Latin America is a region with a very high and persistent social inequality. At the same time several of its countries are hot spots of biodiversity and other natural resources. Many of the economies are highly dependent on the extractivism and export of these resources by means of mining, forestry or the cultivation of monocrops (Acosta 2011). Despite this, a large social science tradition of research on the region's social inequality exists, but scientific debates and conceptualizations of social-ecological inequalities are rather rare. This striking research gap is particularly surprising, given the fact that the multiple crisis in recent times (e.g. climate crisis, food crisis, economic crisis etc.), have highlighted once more that most social and ecological issues cannot be separated from each other in a clearly “politicized environment” - a conviction that has not only been reflected by scholars of Political Ecology (Bryant 1998). A rather analytical concept here is the term societal relations with nature (Görg 1999). It critically acknowledges that nature has always been transformed, (re)produced and manufactured by societies throughout history and that environmental problems are never socially neutral, just as political or economic decisions always have an ecological impact (Harvey 1993).
In this sense, the term “social-ecological inequalities” describes the intertwined nature of social and ecological concerns of modern societies. It refers to the intersecting economic, political, social and ecological dimensions of inequalities and injustices, which are deeply inscribed in the historically manufactured institutions of nature and society, and which stretch from the global to the local level (Dietz 2011).
In the course of the following, five dimensions of social-ecological inequalities will be highlighted: First, the unequal (re)distribution of ecological risks and environmental costs; second, the socially unevenly distributed abilities and capacities to access and control natural resources and environmental goods; third, the uneven range of social abilities and capacities to cope with and react to changing environmental conditions; fourth the unequally distributed causes and responsibilities for socio-ecological crises, and fifth the uneven power relations and asymmetries which shape the production of knowledge, problem-definition and search for solutions within social-ecological phenomena.
To start with, the Environmental Justice Movement in the USA was one of the first local movements in the 1980s that gained global prominence in addressing social-ecological inequalities. It was born out of resistance against toxic waste dumps in black communities and the contamination and degradation of land or water used by poor and marginalized people. By highlighting the unfair and unequal (re)distribution of ecological risks and environmental costs, the movement brought environmental issues, the struggle for social justice and democracy together and successfully linked environmental, racial, class and gender concerns (Ageyman e.a. 2003). Likewise in Latin America, and too often, the distribution of negative impacts and externalities caused by industrial or infrastructural mega-projects differs according to class, (indigenous) ethnicity or gender. Contaminated air and water wells, degraded soils or expropriated territory are well-known consequences of oil drilling or silver mining-related activities which threaten the health and livelihoods of the people. Consequently, various movements have emerged that fight for their rights of survival and well-being in an imbalanced struggle against nation states or powerful private actors (Carruthers 2008).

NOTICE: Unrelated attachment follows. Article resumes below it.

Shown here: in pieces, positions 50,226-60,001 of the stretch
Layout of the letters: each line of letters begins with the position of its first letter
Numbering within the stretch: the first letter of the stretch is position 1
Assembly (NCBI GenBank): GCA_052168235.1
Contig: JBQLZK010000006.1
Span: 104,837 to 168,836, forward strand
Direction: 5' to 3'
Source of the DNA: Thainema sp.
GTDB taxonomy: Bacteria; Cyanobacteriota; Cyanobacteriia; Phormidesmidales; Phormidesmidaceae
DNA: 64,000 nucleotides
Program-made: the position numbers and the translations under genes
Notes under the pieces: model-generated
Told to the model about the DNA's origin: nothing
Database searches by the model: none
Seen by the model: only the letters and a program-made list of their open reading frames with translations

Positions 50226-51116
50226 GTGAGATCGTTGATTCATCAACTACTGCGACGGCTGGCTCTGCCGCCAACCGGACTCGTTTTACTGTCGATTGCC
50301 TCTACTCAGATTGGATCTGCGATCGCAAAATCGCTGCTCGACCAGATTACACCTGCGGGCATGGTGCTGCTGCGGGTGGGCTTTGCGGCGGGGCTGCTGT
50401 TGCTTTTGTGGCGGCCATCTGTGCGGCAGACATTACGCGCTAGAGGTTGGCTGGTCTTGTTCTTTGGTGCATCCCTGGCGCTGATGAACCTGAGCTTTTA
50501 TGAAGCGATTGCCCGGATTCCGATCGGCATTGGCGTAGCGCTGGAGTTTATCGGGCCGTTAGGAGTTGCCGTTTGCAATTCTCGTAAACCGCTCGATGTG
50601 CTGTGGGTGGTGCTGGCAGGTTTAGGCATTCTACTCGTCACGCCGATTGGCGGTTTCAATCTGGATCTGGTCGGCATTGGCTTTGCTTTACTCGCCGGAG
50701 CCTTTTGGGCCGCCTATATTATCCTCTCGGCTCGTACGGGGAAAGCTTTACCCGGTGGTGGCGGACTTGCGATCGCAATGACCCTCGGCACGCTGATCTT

However, the term social-ecological inequalities provides an analytical tool beyond the unjust distribution of environmental risks and costs. Social inequalities appear either as relational or as distributional where access to desired goods, resources or positions underlies constant constraints and stretch along different and overlapping axes of inequalities (such as race, ethnicity, class, gender or age). Thus social inequality can be understood as an expression of power relations and patterns of domination. It influences, reduces or broadens, the individual or collective range of coping strategies and the general scope of action of social actors (Kreckel 2004).
In this sense, the term social-ecological inequalities secondly describes the socially uneven distributed abilities and capacities to access and control natural resources and environmental goods. Historically Latin America has been a contested battlefield of deepening social inequalities due to the colonial appropriation, control and commodification of natural resources such as metals, water or land. Still today the continent is being squeezed out by various state and non-state actors and by different means of extractivism, such as metal mining in Peru, the privatization of water in Bolivia, or land grabbing for the purpose of the production of agrofuels in Colombia. However, the economic or social benefits of the access and control rights within these processes are rather unevenly distributed (Svampa 2012).